“Fashion is about what you want to hide from and show to the world—it’s about revelation,” Osman Yousefzada told me, seated in his new five-story studio and flagship showroom in London’s newly-posh Fitzrovia neighborhood. The British fashion designer and founder of his namesake label, Osman, knows a bit about what it means to reveal all, given that his personal and family life not only infuses his clothes, but is also now spurring a burgeoning visual and performance art practice.
Growing up in a conservative Muslim, Afghan-Pakistani immigrant family, Yousefzada described himself as straight-laced and not much of a “boy’s boy,” instead finding himself fascinated by Islamic women’s fashion. “We were near one of the biggest red light districts in the country, so women in my community didn’t integrate very much. And it’s a very patriarchal society as well, so they weren’t really allowed to go out anyway. It was taboo to even address a letter to a woman.” According to the designer, Muslim women would instead visit each other at their homes, where they would “unravel their burkas when they came over and then there’d be this explosion of color and gaudiness. I loved it—I thought they were ninjas,” he laughed.
These early sartorial influences are evident in his own designs, which combine minimalistic, asymmetric cuts with lush patterns and embroidery, bright colors, and opportunely placed jewels or feathers. While he made his London fashion week debut 10 years ago, it was in 2013, when Beyonce wore one of his angular black and white jumpsuits to the Grammy Awards, that Yousefzada’s career shot through the roof, and his designs continue to gain favor among celebs like Emma Watson and Lupita Nyong’o. “My clothes are about empowerment, about taking a lid off and really spotlighting women,” he said.
Indeed, Yousefzada added that this desire to make women stand out is born out of respect for his mother, who was a seamstress as well. His father, a carpenter, emigrated to the U.K. in the 1960s, finally bringing his wife over in the early 1970s. “I think they were incredibly brave, but they were also very unprepared,” he said, noting that both of his parents are illiterate and neither speaks English. Because of the language and education barrier, they became very insular and introverted, Yousefzada explained. While his mom rarely left the house, her handiwork and textiles would be showcased in public by his dad when he wore them. “I thought of it like little roving art exhibitions,” he said.
Once a boomtown of manufacturing during the late 18th century, Birmingham remains the U.K.’s second largest city; but, akin to other big motor industry cities around the world such as Detroit, its economy hit the skidmarks hard during the global recession in the early 1980s. Yousefzada said that in the migrant-dense neighborhoods of the city where he grew up in the ’80s, boys had one of two options: get swept up by street and gang culture, “or if you were more of a goody-two-shoes like me, you went from school, to Mosque, to home. That’s it.”
The designer returns to his hometown frequently to care for his parents, and he noted that the city has certainly changed since he lived there. “It’s very young and dynamic now, there’s a lot more happening here,” he said. Indeed, Yousefzada himself is part of this cultural and creative boom. In June he debuted his first solo exhibition to be held in a fine art institution, “Being Somewhere Else,” at Birmingham’s Ikon Gallery that was comprised of immersive installations exploring gender roles, transcultural relationships and the social dynamics of fashion. As an integral part of it, he curated a four-day art, fashion, and performance event called “The Migrant Festival,” culminating with a fashion parade across the city center, which included a drag club night with fellow British artist-on-the-rise Prem Sahib. “It was a big party, a public celebration of diversity,” he said.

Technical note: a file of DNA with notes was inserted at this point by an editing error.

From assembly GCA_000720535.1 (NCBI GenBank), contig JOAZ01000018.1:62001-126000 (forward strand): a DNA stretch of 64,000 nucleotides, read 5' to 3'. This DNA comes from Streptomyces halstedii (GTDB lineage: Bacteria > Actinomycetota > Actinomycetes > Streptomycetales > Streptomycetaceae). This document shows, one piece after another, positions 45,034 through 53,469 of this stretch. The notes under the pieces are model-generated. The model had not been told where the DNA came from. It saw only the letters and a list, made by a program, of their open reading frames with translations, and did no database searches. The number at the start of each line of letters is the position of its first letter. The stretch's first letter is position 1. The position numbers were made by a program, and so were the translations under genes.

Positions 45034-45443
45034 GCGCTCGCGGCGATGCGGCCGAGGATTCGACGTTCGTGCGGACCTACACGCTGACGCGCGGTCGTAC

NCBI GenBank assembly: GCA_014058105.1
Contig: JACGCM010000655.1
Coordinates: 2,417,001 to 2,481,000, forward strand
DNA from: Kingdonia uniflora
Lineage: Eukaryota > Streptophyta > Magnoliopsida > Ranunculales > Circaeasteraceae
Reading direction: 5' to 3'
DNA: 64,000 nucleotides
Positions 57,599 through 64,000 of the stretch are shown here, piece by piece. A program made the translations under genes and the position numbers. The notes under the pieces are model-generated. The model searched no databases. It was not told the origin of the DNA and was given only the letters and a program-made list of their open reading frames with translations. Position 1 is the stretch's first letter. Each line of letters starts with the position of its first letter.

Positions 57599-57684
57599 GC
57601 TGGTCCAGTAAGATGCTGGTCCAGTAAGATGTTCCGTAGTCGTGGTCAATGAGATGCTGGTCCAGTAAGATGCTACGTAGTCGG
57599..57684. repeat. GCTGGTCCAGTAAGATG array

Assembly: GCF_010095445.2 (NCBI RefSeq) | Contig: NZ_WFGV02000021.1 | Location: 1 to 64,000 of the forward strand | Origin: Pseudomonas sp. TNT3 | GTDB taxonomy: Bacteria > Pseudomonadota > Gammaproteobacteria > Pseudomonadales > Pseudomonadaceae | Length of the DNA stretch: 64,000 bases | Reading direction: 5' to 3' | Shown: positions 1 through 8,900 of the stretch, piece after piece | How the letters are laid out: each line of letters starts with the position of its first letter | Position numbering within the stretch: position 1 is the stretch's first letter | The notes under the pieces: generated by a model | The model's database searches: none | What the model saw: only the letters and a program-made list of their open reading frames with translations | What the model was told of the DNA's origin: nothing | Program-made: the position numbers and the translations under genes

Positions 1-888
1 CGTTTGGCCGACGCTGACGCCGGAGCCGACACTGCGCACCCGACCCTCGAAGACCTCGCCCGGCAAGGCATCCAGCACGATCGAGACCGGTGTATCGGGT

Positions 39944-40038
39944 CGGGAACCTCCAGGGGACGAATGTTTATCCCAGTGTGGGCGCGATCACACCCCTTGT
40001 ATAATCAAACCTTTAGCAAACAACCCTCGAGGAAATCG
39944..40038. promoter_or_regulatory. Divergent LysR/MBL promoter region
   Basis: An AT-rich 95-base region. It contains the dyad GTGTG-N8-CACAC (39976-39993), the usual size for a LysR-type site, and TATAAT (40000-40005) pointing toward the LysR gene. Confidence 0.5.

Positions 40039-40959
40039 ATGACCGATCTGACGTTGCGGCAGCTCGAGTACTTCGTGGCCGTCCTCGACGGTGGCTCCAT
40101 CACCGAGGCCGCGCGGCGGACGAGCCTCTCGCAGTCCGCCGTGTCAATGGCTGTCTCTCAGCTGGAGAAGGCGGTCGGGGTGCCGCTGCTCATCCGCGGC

The designer is no stranger to multifarious artistic collaborations like this—in fact, he thrives on them. On July 28, as part of Fiorucci Art Trust’s eighth annual interdisciplinary Volcano Extravaganza event held in Stromboli, Italy, Yousefzada will present a brand new capsule collection, for which he’s created a limited number of garments inspired by plate tectonics theory, matryoshka dolls and the Italian island itself. It will be set against DJ sets and performances by sound artists like Haroon Mirza and performance artist Cecilia Bengolea.
He also produces The Collective, an annual art and culture magazine he publishes featuring designs, photographs, artworks and texts by artists and creatives from around the world, such as painter Celia Hempton and curator Hans Ulrich Obrist. “It started as a lookbook and then took on this whole other life,” he said. “I found it really inspiring for myself to bring together all of these different viewpoints and ideas in one place.” And in his Percy Street atelier, he features rotating exhibitions of rare books and art—currently including works by the likes of Prem Sahib and George Henry Longly—all for sale and seamlessly interspersed with his own ready-to-wear designs.
Yousefzada’s ceaseless artistic curiosity is more than just a celebration of diversity and collaboration—it’s also a living testament to his mother and “migrant women in general, for their ingenuity and resilience,” he said. But according to the designer, cultural translation can be obscure and difficult, despite sharing a language—and even DNA. When I asked what his mom thought of his growing renown as an artist, he chuckled. “She’s happy for me. But the whole idea of contemporary art is beyond her, I think.”